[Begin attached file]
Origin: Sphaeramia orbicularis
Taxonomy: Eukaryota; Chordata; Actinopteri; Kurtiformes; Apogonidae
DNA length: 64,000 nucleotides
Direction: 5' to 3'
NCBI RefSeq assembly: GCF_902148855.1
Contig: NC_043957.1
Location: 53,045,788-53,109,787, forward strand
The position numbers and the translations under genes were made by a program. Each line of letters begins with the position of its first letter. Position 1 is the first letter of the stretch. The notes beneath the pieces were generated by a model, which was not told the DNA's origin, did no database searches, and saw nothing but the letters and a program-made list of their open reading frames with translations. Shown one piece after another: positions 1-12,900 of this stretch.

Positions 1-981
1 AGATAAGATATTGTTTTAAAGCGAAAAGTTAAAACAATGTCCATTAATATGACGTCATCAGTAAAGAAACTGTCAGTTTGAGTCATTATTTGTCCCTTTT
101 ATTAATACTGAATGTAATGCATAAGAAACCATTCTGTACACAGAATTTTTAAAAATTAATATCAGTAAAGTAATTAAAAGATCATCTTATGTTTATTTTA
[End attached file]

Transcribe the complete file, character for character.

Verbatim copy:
Origin: Sphaeramia orbicularis
Taxonomy: Eukaryota; Chordata; Actinopteri; Kurtiformes; Apogonidae
DNA length: 64,000 nucleotides
Direction: 5' to 3'
NCBI RefSeq assembly: GCF_902148855.1
Contig: NC_043957.1
Location: 53,045,788-53,109,787, forward strand
The position numbers and the translations under genes were made by a program. Each line of letters begins with the position of its first letter. Position 1 is the first letter of the stretch. The notes beneath the pieces were generated by a model, which was not told the DNA's origin, did no database searches, and saw nothing but the letters and a program-made list of their open reading frames with translations. Shown one piece after another: positions 1-12,900 of this stretch.

Positions 1-981
1 AGATAAGATATTGTTTTAAAGCGAAAAGTTAAAACAATGTCCATTAATATGACGTCATCAGTAAAGAAACTGTCAGTTTGAGTCATTATTTGTCCCTTTT
101 ATTAATACTGAATGTAATGCATAAGAAACCATTCTGTACACAGAATTTTTAAAAATTAATATCAGTAAAGTAATTAAAAGATCATCTTATGTTTATTTTA